Capital of England and the United Kingdom, London is an important city in history and on the world stage--ever since its founding by the Romans under the name Londinium in AD 47. The city retains a number of historic features, including sections of Roman wall and a medieval city center dating back hundreds of years. While London is popularly thought of as a major urban and financial center, there are a number of sights for the traveler inclined toward the outdoors.
One of the most curious and fascinating zoological parks still existent in the world, Dinosaur Court features a number of dinosaur statues that predate much of modern paleontology. The statues were erected in 1854, a full six years before the publication of Darwin's "Origin of Species." The 15 dinosaur species featured in the park are all inaccurate by modern standards. Most famously, the iguana statues feature the creature's thumb bones as a horned nose.
Crystal Palace Dinosaur Park
27 Crystal Palace Park Rd
London, Greater London
SE26 6UF, United Kingdom
While Camden Locks Market may be more busy, Leadenhall Market is one of the most historical open-air markets in the city. Leadenhall has existed in some form since the 1300s. After twice being destroyed by fire, the Leadenhall Market was totally renovated in 1881. This overhaul built a glassed-in arched roof over several streets. This historic construction makes the Leadenhall Market a wonderful place to walk and shop, even in inclement weather.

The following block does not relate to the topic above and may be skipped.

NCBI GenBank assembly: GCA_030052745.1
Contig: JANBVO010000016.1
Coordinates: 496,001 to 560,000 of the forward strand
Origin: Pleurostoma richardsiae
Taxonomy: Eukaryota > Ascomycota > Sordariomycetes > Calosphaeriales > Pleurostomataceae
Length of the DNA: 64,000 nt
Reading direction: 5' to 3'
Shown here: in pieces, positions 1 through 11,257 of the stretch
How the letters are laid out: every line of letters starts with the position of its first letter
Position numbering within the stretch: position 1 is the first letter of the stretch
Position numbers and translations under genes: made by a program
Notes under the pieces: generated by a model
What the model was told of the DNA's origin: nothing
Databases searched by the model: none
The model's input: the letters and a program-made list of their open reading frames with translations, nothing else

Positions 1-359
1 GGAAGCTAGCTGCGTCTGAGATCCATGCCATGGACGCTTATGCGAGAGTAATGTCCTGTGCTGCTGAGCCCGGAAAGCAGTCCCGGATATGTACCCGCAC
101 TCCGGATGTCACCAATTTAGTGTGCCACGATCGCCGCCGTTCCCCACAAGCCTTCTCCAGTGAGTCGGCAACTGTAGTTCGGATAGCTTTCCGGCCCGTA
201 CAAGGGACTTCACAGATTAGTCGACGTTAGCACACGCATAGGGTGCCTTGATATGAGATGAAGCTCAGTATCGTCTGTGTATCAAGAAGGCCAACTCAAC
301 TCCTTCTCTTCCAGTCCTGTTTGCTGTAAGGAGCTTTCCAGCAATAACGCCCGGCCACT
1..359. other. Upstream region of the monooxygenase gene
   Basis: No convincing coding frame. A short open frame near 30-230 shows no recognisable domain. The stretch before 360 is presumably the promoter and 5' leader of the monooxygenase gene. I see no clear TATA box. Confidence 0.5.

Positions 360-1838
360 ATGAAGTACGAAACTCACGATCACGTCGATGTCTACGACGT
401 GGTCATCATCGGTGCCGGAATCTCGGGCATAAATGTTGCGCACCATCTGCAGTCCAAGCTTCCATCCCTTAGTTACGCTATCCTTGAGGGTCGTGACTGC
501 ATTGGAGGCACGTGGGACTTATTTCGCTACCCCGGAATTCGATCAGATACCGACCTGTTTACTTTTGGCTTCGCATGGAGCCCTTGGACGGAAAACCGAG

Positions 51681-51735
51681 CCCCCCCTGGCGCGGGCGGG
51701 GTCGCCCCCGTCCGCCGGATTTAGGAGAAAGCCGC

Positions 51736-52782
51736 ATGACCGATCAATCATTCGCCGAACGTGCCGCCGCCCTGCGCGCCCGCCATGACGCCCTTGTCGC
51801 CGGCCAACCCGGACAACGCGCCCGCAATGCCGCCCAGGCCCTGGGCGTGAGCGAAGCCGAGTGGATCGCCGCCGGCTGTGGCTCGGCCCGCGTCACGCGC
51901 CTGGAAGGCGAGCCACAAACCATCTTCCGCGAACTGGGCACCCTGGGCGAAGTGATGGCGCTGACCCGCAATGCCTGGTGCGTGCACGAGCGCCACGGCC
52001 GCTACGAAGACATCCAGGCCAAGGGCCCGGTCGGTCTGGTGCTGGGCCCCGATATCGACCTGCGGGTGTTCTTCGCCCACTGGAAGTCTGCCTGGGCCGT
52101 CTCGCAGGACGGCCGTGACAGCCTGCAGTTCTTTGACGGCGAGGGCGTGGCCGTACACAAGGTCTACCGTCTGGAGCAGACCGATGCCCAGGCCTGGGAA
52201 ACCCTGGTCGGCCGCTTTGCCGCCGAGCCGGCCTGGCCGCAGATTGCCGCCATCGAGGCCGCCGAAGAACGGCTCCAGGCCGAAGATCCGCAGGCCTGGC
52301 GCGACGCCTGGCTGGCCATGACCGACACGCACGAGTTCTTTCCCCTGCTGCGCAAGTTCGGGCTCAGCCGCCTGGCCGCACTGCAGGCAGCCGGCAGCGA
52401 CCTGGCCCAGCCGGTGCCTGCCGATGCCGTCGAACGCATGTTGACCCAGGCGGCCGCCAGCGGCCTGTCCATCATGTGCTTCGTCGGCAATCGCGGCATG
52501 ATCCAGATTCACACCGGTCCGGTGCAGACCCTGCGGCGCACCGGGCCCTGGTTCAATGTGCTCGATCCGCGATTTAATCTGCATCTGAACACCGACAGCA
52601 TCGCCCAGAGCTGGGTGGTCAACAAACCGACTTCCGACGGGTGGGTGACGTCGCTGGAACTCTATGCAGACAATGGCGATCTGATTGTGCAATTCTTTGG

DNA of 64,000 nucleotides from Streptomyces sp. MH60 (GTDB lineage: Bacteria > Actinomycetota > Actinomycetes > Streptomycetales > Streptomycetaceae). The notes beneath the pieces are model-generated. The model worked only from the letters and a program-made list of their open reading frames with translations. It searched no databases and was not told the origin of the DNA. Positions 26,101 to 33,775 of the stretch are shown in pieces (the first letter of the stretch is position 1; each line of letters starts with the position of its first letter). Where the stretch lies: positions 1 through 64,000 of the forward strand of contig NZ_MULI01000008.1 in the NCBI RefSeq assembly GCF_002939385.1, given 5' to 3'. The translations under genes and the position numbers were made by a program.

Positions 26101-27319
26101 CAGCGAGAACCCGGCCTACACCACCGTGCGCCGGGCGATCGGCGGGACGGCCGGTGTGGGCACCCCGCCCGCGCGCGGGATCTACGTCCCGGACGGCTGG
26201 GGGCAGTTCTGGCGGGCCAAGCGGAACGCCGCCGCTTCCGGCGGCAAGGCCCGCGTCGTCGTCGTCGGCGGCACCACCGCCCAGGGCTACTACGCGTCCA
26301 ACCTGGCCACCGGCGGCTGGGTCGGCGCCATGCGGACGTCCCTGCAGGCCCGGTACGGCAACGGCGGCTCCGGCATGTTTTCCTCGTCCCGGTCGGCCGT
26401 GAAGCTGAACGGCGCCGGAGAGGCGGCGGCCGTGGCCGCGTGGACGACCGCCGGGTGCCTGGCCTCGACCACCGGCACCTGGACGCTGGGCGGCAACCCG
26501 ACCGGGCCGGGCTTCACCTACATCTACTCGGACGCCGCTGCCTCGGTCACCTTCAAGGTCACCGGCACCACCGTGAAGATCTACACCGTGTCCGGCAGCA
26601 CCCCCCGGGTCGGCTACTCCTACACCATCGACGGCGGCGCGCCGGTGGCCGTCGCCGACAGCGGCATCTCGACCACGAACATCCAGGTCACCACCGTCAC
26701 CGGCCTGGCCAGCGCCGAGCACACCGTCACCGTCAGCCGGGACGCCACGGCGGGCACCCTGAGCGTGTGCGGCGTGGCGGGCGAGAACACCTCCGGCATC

Bank tube station
One of the most dynamic sights inside London's immense Hyde Park, Speaker's Corner always offers something new to the visitor. Located in the northeast corner of Hyde Park, Speaker's Corner is a gathering point for people of any political temperament or possible message. Pass through the Marble Arch entrance in the park and you are guaranteed endless hours of entertainment or at least an eccentric diversion. Past speakers have included Karl Marx, Marcus Garvey and George Orwell.
Northeast corner of Hyde Park
London, Near Marble Arch, W2 2UH, UK
This idyllic district in southeast London contains a variety of famous landmarks and is perfect for a day spent walking outside of downtown's cramped urban streets. Sights include the historic Cutty Sark clipper ship. From there it is an easy walk to the Royal Observatory, where Greenwich Mean Time is set. Continue on to the Maritime Museum or just enjoy the well-manicured lawns. It is easily reachable by the Docklands Light Railway.